Pete Macias and the Heigh-Ho Club

Joseph Shirley “Pete” Macias (1898-1947) was a native Washingtonian who served in the Naval Reserve in World War I and became a popular local nightclub entertainer in the 1920s, both as a bandleader and a pianist. 

Pete Macias and one of his bands poses in the 1920s on Pennsylvania Avenue just east of 14th Street. Pete is the one with the baton on the far right. (Source: Library of Congress). 

Macias gained a following at multiple venues before striking out on his own with the Heigh-Ho Club, which he opened in an old mansion on the southwest corner of Connecticut Avenue and Q Street NW in 1933. Macias’s Heigh-Ho Club was a swanky, much-hyped watering hole with smooth entertainment catering to the upper crust of DC’s thriving 1930s supper club scene. Designed by local society figure Wolcott “Doggy” Waggaman, the club was up a grand marble staircase in a grand, oak-paneled space on the second floor of the old mansion. It was a “favorite of the top hat and white tie crowd,” according to the Evening Star. “The room’s small and you almost have to know a cabinet officer to get a table on Saturday nights.”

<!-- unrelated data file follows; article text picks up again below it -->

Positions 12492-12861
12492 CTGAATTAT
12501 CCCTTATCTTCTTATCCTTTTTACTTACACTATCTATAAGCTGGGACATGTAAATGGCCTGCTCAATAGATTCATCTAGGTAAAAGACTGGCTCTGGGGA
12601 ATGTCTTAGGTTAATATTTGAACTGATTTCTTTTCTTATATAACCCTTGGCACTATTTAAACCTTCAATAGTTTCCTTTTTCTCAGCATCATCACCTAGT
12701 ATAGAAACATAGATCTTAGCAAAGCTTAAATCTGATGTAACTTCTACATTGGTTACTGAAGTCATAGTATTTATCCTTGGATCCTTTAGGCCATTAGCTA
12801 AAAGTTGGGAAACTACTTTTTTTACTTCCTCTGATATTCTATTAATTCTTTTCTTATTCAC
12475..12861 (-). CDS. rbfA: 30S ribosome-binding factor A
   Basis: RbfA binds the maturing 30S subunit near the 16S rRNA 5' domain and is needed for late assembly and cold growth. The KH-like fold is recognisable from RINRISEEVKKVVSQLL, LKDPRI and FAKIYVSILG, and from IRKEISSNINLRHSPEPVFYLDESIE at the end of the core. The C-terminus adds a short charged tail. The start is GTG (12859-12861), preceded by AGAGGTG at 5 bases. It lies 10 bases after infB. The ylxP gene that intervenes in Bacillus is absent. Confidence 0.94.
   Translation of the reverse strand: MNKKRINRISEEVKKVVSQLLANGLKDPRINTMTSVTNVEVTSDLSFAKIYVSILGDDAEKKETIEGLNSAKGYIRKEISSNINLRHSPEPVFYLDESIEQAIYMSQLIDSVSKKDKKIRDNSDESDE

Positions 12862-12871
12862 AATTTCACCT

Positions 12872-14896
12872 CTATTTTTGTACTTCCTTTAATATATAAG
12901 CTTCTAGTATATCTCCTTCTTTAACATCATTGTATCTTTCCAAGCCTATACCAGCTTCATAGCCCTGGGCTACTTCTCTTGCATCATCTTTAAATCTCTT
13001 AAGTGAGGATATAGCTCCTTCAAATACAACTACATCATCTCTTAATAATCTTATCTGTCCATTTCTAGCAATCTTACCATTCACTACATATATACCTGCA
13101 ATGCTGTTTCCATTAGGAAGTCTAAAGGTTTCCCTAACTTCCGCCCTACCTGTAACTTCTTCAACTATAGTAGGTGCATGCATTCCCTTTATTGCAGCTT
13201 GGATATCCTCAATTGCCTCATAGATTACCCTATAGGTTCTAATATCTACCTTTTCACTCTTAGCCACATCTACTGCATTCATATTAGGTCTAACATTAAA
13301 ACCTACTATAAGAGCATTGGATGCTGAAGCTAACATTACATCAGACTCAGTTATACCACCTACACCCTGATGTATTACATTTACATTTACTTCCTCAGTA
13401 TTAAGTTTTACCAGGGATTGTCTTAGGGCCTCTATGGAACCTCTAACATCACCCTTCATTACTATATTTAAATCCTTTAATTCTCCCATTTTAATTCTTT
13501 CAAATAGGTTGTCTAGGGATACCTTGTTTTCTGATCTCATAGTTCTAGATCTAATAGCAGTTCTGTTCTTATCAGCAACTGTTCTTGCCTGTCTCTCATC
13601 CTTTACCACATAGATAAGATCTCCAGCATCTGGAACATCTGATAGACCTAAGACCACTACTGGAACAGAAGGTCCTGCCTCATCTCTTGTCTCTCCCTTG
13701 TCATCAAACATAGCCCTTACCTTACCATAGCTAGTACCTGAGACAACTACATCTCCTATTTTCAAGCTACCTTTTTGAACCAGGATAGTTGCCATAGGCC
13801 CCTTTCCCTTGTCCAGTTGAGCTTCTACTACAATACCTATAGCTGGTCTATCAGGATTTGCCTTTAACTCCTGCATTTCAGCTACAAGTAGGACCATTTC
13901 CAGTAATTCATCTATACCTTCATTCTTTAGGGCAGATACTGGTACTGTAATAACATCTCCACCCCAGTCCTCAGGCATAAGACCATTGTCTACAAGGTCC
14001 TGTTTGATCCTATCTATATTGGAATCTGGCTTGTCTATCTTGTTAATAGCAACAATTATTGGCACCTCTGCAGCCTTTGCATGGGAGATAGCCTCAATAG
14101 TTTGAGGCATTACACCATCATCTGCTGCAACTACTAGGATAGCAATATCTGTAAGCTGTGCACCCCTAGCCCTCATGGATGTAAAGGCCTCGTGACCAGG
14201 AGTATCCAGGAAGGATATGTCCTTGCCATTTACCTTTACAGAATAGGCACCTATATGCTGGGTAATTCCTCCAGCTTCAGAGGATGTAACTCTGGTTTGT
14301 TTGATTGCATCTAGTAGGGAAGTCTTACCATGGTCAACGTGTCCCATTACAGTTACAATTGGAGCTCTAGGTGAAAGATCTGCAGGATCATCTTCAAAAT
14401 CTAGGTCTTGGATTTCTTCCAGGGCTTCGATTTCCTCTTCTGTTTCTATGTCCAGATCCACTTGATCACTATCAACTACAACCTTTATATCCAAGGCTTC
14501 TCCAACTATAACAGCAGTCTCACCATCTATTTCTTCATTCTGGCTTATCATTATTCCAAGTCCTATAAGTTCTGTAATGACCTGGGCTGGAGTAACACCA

Matchbook cover from the Heigh-Ho Club (author's collection).

The club lasted until 1939, when it apparently closed after neighbors objected to the noise. Macias, who had become the city’s best-known bandleader at the Heigh-Ho Club, continued to lead his orchestra at the Lounge Riviera, located on the rooftop of the Hotel 2400 (now the Envoy) on 16th Street NW, through the World War II years. In 1946, he took his first vacation in years but never returned to the club, succumbing to an illness at the Bethesda Naval Hospital in 1947 at age 48.

(Author's collection).

In the 1950s, the former Heigh-Ho Club space was briefly used as the 20th Century Dance Club, a meeting spot for singles to dance or learn to dance. The distinguished mansion was torn down some time after that, and now the Dupont Circle Metro entrance is on this spot.


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